What to Know About Zimbabwe’s Presidential Election

Zimbabwe’s presidential and parliamentary elections got off to a chaotic start Wednesday morning, with voters encountering frustrating delays. Many polling stations in the country’s largest urban centers opened hours late because ballots had not been delivered on time.

Lines stretched hundreds of people deep. Fake fliers suggesting, falsely, that the main opposition party did not want people to vote were scattered about the streets of the capital, Harare.

The ominous start to a voting process with high stakes for the nation, the region and the world seemed to bolster fears that Zimbabwe, a southern African nation of 16 million, was once again headed for an election that would be widely viewed as rigged.

“I am now doubting if these elections will produce credible results because if the start is this bad, it means nothing good will happen at the end,” said Samuel Mhlanga, standing in a line of more than 500 voters waiting for their polling station at a primary school in Harare to open.

Economic turmoil over the past two decades in Zimbabwe has left millions of people suffering and put a strain on neighboring countries as well.

Political instability has made Zimbabwe a pariah of the United States and other Western nations, which have imposed sanctions but are looking for ways to engage with the country because of its natural resources — and to offset the influence of Russia and China on the continent.

Many domestic and international experts were likening this election to previous votes that kept the former liberation leader Robert Mugabe in power for 37 years before his ouster in a coup.

The police have cracked down on opponents of President Emmerson Mnangagwa, the incumbent, whose ZANU-PF party has governed the country since independence in 1980. The authorities have banned some civil society leaders and reporters from foreign news outlets from entering the country to cover the elections, including The New York Times.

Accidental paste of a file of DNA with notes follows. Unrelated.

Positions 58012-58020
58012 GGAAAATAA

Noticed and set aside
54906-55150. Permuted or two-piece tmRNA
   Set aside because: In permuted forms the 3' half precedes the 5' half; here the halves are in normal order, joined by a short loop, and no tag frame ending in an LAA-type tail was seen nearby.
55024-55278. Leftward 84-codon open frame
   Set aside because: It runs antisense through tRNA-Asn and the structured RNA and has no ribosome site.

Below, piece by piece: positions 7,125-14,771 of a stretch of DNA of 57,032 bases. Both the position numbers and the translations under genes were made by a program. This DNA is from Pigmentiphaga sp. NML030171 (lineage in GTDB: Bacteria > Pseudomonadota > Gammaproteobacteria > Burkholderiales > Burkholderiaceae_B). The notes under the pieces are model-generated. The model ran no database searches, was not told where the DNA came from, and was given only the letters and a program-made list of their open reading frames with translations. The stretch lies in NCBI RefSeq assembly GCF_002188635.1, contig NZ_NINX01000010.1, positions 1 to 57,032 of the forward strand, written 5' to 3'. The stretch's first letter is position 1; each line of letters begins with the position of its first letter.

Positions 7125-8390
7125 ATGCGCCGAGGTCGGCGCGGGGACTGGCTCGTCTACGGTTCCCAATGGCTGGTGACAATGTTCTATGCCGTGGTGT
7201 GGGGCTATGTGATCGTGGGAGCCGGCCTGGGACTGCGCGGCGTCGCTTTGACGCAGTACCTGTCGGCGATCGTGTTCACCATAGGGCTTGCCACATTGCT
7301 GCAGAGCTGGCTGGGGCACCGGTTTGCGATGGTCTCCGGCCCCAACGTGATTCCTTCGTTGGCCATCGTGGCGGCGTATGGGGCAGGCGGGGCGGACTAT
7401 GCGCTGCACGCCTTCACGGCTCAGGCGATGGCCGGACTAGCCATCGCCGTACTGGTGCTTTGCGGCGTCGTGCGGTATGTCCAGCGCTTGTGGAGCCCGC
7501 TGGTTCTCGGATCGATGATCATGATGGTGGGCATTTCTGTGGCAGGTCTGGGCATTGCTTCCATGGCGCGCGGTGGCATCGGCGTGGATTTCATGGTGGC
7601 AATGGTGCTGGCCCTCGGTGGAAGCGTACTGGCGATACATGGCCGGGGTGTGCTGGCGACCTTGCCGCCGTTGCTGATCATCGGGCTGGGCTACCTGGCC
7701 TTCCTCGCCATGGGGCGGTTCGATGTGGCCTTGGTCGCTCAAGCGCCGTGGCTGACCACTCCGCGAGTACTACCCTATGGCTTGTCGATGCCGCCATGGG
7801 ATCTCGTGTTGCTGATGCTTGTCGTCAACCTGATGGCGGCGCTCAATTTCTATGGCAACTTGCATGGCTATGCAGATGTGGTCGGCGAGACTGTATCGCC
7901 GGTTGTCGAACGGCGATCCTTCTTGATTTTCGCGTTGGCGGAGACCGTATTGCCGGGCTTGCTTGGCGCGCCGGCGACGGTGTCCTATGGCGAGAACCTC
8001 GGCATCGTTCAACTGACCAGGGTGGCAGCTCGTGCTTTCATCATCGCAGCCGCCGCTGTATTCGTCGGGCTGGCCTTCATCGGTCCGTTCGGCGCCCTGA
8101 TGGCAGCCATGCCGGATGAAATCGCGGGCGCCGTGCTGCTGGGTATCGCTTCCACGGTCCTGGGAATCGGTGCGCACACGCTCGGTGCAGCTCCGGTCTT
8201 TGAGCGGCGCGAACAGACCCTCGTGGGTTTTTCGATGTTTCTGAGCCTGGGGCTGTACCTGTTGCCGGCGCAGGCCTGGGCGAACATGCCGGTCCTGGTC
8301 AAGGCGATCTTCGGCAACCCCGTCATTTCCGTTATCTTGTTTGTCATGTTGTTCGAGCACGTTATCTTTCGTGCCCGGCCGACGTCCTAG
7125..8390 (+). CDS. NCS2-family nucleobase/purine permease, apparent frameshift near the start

Nearly 6 in 10 Zimbabweans believe that corruption has grown worse under Mr. Mnangagwa’s watch, and more than 70 percent say the country is going in the wrong direction, according to Afrobarometer, a nonpartisan research firm that conducts surveys across Africa.

“Mnangagwa’s policies have not delivered,” said Vince Musewe, an economist based in Harare, Zimbabwe’s capital. “They have had a negative social impact in the sense that the lifestyle and quality of life of ordinary Zimbabweans has not improved. It’s actually gotten worse.”

Here is what to know about the vote.

Eleven presidential candidates are on the ballot. The clear front-runners are Mr. Mnangagwa, running in his second election, and Nelson Chamisa, who challenged Mr. Mnangagwa in 2018 and now leads a new party, Citizens Coalition for Change.

Mr. Mnangagwa, 80, fought to liberate the country from the British colonial government, which imprisoned him for 10 years for bombing a train. A former practicing lawyer, Mr. Mnangagwa served as state security chief and rose to become Mr. Mugabe’s vice president.

Mr. Chamisa, 45, was a youth leader in his previous party and joined Parliament two decades ago.

The polls are open from 7 a.m. to 7 p.m. on Wednesday, and the paper ballots that voters cast are expected to be counted the same night. If no presidential candidate receives more than 50 percent of the vote, the top two will head to a runoff in October.

Also up for grabs are 280 seats in the national assembly, 60 in the Senate, 100 in provincial councils and 2,572 in local councils.